Obama ozone standards face delay

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WASHINGTON, D.C.: The House on Tuesday (Wednesday in Manila) approved Texas Rep. Pete Olson’s bill to delay the timeline for states to meet ozone standards, mostly along a 229-199 party-line vote.

The Pearland Republican’s bill, House Resolution No. 806, would give states until October 2026, over nine years, to reach the 2015 ozone standards set by the Environmental Protection Agency under the Obama administration. The bill also would limit future regulations that crack down on the pollutant.

The bill includes seven Texas co-sponsors: Rep. Bill Flores, R-Bryan; Rep. Henry Cuellar D-Laredo; Rep. Michael Burgess, R-Pilot Point; Rep. Jeb Hensarling, R-Dallas; Rep. Randy Weber, R-Friendswood; Rep. Brian Babin; R-Woodville; and Rep. Lamar Smith, R-San Antonio.

Only 11 Republicans voted no. Cuellar was one of four Democrats to support the bill, and Rep. Kay Granger, R-Fort Worth, did not vote.


“My bill provides needed flexibility so that states and localities can adequately achieve new, lower standards with time for compliance,” Olson said in a news release. “Health remains the first priority in setting standards and giving our local officials the tools they need to make the Clean Air Act work.”

The bill would delay requirements by states to implement part of the 2015 Environmental Protection Agency (EPA) rule lowering the acceptable level of ozone. The EPA also would reconsider the ozone rule every 10 years instead of the current five years.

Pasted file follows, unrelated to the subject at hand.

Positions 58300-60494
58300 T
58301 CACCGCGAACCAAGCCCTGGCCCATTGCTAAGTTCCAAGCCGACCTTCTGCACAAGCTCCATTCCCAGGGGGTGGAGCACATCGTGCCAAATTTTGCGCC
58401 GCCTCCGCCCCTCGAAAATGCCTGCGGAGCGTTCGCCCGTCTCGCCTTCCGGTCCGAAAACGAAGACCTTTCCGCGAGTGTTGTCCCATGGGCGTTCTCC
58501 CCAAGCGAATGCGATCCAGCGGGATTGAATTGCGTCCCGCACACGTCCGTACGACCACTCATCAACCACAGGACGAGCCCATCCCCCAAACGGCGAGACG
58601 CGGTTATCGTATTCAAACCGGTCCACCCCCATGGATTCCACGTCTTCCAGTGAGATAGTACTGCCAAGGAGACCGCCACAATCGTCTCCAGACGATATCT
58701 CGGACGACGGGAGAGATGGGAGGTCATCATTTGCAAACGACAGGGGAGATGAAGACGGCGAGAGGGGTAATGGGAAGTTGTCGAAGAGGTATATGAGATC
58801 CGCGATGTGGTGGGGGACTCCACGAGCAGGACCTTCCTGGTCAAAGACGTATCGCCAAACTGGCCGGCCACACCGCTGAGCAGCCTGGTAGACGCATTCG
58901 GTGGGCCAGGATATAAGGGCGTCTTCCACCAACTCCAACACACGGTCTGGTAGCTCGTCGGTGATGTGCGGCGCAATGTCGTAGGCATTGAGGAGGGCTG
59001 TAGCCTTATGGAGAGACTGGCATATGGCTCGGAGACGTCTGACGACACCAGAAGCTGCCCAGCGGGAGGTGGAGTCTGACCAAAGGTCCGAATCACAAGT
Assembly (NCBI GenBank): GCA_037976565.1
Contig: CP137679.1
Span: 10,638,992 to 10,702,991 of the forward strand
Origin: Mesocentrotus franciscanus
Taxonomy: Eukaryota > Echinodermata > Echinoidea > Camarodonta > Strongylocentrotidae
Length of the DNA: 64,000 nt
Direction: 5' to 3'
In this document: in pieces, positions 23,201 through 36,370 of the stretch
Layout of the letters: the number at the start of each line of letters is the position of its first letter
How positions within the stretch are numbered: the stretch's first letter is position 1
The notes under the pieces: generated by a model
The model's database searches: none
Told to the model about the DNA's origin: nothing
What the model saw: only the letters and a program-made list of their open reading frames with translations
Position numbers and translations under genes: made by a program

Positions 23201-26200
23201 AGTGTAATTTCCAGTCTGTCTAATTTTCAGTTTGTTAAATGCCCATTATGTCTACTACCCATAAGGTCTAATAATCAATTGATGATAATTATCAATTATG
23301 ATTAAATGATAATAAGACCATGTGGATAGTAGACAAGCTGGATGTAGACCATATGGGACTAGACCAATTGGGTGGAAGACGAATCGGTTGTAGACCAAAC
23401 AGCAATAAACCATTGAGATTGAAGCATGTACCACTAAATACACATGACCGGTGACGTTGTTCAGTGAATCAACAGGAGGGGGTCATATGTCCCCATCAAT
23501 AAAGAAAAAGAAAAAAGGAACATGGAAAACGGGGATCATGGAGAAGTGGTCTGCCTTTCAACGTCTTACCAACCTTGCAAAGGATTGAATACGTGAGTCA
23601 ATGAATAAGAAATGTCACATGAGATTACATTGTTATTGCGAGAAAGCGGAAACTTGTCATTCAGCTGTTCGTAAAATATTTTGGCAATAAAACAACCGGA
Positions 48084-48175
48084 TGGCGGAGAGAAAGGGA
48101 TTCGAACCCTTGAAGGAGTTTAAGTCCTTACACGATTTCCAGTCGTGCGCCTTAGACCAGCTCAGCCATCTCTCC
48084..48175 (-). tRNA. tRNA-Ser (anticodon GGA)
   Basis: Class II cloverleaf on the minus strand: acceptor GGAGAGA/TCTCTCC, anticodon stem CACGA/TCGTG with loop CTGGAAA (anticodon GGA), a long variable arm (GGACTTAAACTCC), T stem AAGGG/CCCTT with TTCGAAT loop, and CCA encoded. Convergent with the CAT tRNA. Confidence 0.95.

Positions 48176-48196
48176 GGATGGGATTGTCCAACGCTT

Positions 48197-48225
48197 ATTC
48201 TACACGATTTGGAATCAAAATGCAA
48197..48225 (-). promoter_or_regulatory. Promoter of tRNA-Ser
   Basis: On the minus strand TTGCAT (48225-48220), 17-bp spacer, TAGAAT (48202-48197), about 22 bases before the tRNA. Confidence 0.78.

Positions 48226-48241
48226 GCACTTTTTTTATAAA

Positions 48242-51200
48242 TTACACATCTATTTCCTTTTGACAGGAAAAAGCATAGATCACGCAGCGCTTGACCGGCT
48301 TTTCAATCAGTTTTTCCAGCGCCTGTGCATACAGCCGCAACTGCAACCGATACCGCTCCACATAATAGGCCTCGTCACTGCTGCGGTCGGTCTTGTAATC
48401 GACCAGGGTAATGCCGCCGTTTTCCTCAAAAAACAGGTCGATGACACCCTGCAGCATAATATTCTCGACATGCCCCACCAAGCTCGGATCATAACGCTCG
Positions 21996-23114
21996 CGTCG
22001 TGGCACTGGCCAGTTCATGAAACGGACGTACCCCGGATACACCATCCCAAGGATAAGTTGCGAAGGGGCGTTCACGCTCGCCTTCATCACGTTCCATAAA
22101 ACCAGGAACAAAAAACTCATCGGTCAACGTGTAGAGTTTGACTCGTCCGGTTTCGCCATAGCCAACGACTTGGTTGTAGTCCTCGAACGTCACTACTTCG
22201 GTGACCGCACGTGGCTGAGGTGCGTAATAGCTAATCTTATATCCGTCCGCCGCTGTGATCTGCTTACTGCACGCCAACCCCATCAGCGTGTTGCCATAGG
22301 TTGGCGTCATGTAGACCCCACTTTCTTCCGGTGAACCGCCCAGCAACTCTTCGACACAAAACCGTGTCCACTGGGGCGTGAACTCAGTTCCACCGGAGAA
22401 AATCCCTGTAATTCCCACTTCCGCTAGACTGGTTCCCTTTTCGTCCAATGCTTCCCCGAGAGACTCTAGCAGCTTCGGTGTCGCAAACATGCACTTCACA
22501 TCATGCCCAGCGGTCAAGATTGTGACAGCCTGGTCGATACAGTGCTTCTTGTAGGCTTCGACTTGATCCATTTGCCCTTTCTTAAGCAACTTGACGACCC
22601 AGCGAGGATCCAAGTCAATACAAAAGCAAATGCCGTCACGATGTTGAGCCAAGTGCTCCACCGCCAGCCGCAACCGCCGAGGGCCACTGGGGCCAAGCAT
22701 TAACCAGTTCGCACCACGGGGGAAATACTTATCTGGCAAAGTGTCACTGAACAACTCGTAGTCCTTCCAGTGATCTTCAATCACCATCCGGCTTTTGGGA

Business and manufacturing groups also supported the bill, which now heads to the Senate.
Rep. Pete Sessions, R-Dallas, said the bill was economically smart.

“I believe it is critical that we continue to make strides in cleaning our air while providing states with more flexibility so we can ensure communities aren’t saddled with regulatory costs that stifle job creation and cripple our economy,” he said in a news release.

But Krystal Henagan, a San Antonio mother who leads the 40,000-member Texas chapter of the Moms Clean Air Force, disagrees. She said that progressive environmental policy doesn’t have to come at the cost of jobs.

“There are solutions available, and a lot of times they help create jobs, they help build the economy, make the economy strong and make it more diversified,” she said. “Implementing these solutions are not job-killing regulations, it’s something that’s good for our economy and good for our future.”

Last week, the Moms Clean Air Force, a national organization for mothers supporting climate policy reform, teamed up with Mi Familia Vota, a Hispanic political mobilization group, and gathered on the Senate lawn to raise awareness of environmental issues.

“I’m going to talk about urging them to promote solutions for climate change, urging them to keep protections on smog, so not rolling back protections on ozone smog,” Henagan said of her plans to meet with different Texas lawmakers.

Henegan sees some Texas politicians’ views on the environment as troublesome, especially given the variety of extreme weather experienced in the state — coastline threatened by sea level rise, flash flooding in the Hill Country, forest fires in the Panhandle, and drought throughout.

“They don’t see the connection, it’s just ‘pollute pollute pollute, spew more into the air,’ ” she said.
“It’s time they stand up and start talking about solutions and implementing solutions.”

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